I don’t know if feminism is still a complete word in a broken world
and I know I cannot write her loud poems,
but I have feet that want to walk, to run, to dance on level ground,
and even I know, a woman, a poet, a person,
that wanting is not enough,
even her words, sharp, bold, piercing the veil,
are not enough.

Grey Flags

when the sparrows left
they took my childhood with them,
brown flutters fading on an innocent sky,
instead pigeons have taken over this city,
grey warning flags of an approaching doom,
see how we cage ourselves
behind nets and spikes
fearing their putrid excesses,
this town looks like a festering abscess
over the wrinkled skin of a gentler past,
when the gulmohars stained the streets
in the colours of the setting sun,
the mynahs chimed with temple bells
and people walked slowly, dropping
words on every smiling doorstep,
now even the threadbare alley cat stares at me,
green eyes filled with cold reproach,
as if it is me, sitting on the drain pipe
soiling her favourite spot
under the red malabar tiles.

god On The Morning Local

I saw him on the local train during rush hour,
a newspaper cone of peanuts in his hand,
smiling at me through a web of weary limbs
and disenchanted heads,
a lesser god with a stubble and sad eyes.

Is this chance, I asked him, or fate,
or is there no difference?
he shrugged like a basement programmer
who had written a game with a million possibilities,
one thing leads to another, he said,
didn’t you want to see me?
how can I win or at least not lose,
I was begging,
five peanuts later he asked,
who decides if it is victory
or defeat?

Through the window I saw life
like a flip book,
one snapshot after the other,
each alive for a cry and a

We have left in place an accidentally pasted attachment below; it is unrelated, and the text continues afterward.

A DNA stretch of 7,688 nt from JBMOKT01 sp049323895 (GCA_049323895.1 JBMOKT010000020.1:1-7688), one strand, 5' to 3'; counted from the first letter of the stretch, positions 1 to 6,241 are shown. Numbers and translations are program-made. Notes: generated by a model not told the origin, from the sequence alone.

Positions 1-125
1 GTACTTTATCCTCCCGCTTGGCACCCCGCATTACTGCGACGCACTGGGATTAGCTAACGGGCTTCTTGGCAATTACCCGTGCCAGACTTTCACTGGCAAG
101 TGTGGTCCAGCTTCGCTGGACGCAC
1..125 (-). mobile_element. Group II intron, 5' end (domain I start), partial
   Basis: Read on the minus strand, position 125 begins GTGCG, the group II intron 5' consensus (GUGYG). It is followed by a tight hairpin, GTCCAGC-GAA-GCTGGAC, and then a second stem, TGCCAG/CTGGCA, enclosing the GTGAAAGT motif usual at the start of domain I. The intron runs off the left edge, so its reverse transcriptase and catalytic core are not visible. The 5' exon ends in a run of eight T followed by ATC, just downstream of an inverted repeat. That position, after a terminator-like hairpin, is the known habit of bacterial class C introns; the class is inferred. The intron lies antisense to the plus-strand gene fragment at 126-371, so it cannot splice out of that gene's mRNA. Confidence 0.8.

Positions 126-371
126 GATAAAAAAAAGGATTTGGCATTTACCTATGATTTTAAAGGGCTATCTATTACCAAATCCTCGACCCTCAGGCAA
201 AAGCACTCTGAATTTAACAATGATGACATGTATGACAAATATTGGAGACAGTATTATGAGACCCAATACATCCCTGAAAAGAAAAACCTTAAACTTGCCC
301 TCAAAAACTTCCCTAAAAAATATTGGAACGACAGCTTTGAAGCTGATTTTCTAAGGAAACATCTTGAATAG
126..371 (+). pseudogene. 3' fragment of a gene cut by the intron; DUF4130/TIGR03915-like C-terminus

half turn of the wheel,
each moment, each frame,
dying and born as the next,
meaning nothing by itself,
leading nowhere by itself,
he was watching me, still eating,
this is my stop, he said softly,
your station’s next.

I followed him to the exit,
we left a bird behind,
then a cloud,
then the sun,
then him,
I shrugged,
me and a square of sky for a half wheel
and the peanuts he handed me,
one thing leads to another.

Also in this series: At the corner café

Here, Bird, Shadow

The veiled sun could be the moon,
the surf is a dull silver in this crucible of grey,
this could be dusk or dawn…
a lone bird switches direction,
the trees have shape shifted into fattened clouds,
the flapping wings that follow it
could be the shadow that remembers
the deception of fading light,
what is real in the monsoon’ s byplay,
when waves reach over and over
to erase my steps,
which is stage, which is prop
who is the marionette,
will this moon faced sun let go of the sea
so it will flood the sodden sky,
will the earth let go of the tepid sun
so the grey will swell and seep into my veins,
will it never rain again,
here, bird, shadow, circling a flat lined wave,
will you sing to me in absolutes?

I hold this ocean in the cup of my hand,
there is no horizon now,
only eternity caught on a limb, unsure,
this could be dusk or dawn,
truth or poem…
we follow you in your circumambulation,
chanting your frightened call,
the water, the light, the purified shore,
one behind the other,
waves swallowing footprints,
water, light, shore and I,
the strings that move us
invisible in the gloom,
what is real in the monsoon’s byplay
here, bird, shadow,
will you sing to me in absolutes,
will you cue my curtain call,
will it never rain again?